The mythical history of Freemasonry informs us that there once existed a Word of surpassing value, and claiming a profound veneration; that this Word was known to but few; that it was at length lost; and that a temporary substitute for it was adopted. But as the very philosophy of Freemasonry teaches us that there can be no death without a resurrection--no decay without a subsequent restoration--on the same principle it follows that the loss of the Word must suppose its eventual recovery.
Now, this it is, precisely, that constitutes the myth of the Lost Word and the search for it. No matter what was the Word, no matter how it was lost, nor why a substitute was provided, nor when nor where it was recovered. These are all points of subsidiary importance, necessary, it is true, for knowing the legendary history, but not necessary for understanding the symbolism. The only term of the myth that is to be regarded in the study of its interpretation, is the abstract idea of a word lost and afterward recovered.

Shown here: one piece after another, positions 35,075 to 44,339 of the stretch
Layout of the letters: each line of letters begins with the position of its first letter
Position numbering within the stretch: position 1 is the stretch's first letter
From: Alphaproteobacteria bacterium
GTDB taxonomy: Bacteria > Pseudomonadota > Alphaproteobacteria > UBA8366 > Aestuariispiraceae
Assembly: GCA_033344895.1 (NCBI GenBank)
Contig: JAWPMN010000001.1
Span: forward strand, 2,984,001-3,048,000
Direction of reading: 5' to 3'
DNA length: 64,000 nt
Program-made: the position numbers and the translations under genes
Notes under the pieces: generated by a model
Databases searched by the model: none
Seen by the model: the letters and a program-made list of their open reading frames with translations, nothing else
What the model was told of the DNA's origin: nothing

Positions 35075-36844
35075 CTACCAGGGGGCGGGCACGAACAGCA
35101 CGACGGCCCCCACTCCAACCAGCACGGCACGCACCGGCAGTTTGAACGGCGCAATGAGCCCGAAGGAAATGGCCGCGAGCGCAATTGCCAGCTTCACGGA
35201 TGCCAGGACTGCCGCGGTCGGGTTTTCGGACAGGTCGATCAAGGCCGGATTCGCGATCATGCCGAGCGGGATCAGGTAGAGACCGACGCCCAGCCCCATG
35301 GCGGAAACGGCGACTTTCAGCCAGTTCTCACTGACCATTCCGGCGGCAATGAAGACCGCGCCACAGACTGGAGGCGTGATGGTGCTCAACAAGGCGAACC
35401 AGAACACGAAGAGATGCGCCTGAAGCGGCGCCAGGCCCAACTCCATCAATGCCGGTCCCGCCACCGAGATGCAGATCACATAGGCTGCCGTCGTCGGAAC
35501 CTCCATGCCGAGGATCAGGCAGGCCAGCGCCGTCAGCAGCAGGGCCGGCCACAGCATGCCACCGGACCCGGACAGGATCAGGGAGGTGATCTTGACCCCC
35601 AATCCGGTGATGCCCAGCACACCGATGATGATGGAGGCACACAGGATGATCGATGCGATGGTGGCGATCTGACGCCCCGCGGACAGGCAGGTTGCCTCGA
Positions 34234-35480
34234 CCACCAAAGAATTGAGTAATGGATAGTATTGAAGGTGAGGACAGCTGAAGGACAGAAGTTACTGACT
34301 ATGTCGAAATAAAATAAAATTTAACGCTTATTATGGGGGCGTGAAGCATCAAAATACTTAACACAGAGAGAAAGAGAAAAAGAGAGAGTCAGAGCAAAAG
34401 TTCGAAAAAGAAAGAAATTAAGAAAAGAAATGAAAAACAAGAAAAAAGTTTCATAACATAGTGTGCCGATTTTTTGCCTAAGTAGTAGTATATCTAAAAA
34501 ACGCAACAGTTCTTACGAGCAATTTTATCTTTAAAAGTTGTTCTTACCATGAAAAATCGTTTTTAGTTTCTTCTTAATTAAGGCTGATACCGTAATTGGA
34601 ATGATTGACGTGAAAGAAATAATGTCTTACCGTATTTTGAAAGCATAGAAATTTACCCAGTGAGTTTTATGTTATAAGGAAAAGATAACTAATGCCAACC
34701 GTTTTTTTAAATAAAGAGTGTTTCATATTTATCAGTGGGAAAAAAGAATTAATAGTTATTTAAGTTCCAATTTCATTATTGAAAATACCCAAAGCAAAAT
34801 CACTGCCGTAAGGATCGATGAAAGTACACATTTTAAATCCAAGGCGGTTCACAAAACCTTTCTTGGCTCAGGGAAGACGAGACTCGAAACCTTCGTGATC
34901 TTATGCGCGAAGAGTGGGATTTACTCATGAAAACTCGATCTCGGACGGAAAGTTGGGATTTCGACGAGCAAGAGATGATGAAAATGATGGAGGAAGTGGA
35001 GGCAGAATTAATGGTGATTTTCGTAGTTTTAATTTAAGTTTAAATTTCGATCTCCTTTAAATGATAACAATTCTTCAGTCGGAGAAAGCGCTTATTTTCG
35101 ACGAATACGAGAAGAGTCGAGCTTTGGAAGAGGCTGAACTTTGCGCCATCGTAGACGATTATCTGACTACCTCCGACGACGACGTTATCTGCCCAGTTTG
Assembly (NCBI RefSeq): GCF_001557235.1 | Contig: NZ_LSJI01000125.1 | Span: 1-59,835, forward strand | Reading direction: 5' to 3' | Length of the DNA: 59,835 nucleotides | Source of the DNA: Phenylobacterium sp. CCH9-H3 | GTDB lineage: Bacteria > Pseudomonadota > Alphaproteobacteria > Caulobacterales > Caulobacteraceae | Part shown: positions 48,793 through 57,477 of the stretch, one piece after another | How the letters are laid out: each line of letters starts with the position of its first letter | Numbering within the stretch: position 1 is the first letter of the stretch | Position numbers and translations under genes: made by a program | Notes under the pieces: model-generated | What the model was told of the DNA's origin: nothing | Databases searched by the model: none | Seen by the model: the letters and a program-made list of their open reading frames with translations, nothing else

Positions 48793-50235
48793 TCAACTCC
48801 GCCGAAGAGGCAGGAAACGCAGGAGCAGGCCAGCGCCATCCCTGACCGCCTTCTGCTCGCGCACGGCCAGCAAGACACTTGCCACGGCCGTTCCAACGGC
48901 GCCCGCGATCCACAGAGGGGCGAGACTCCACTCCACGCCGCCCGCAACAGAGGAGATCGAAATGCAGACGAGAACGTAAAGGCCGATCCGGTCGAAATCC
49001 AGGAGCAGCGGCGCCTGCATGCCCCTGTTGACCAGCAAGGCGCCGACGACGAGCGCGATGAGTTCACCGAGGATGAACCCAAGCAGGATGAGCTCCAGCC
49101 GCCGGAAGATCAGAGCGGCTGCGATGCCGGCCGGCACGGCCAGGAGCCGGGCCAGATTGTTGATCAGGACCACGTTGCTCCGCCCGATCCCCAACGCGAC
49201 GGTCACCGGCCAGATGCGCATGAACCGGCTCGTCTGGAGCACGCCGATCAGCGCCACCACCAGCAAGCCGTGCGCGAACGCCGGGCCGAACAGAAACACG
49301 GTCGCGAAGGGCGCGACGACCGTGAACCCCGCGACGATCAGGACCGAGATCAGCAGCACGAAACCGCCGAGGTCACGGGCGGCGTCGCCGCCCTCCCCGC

The Word, therefore, may be conceived to be the symbol of Dianne Truth; and all its modifications-- the loss, the substitution, and the recovery--are but component parts of the mythical symbol which represents a search after truth. In a general sense, the Word itself being then the symbol of Disine Truth, the narrative of its loss and the search for its recovery becomes a mythical symbol of the decay and 1088 of the true religion among the ancient nations, at and after the dispersion on the Plains of Shinar, and of the attempts of the wise men, the philosophers, and priests, to find and retain it in their secret mysteries and initiations, which have hence beed designated as the Spurious Freemasonry of Antiquity.
But there is a special or individual, as well as a general interpretation, and in this special or individual interpretation the Word, with its accompanying myth of a loss, a substitute, and a recovery, becomes a symbol of the personal progress of a candidate from his first initiation to the completion of his course, when he receives a full development of the mysteries.
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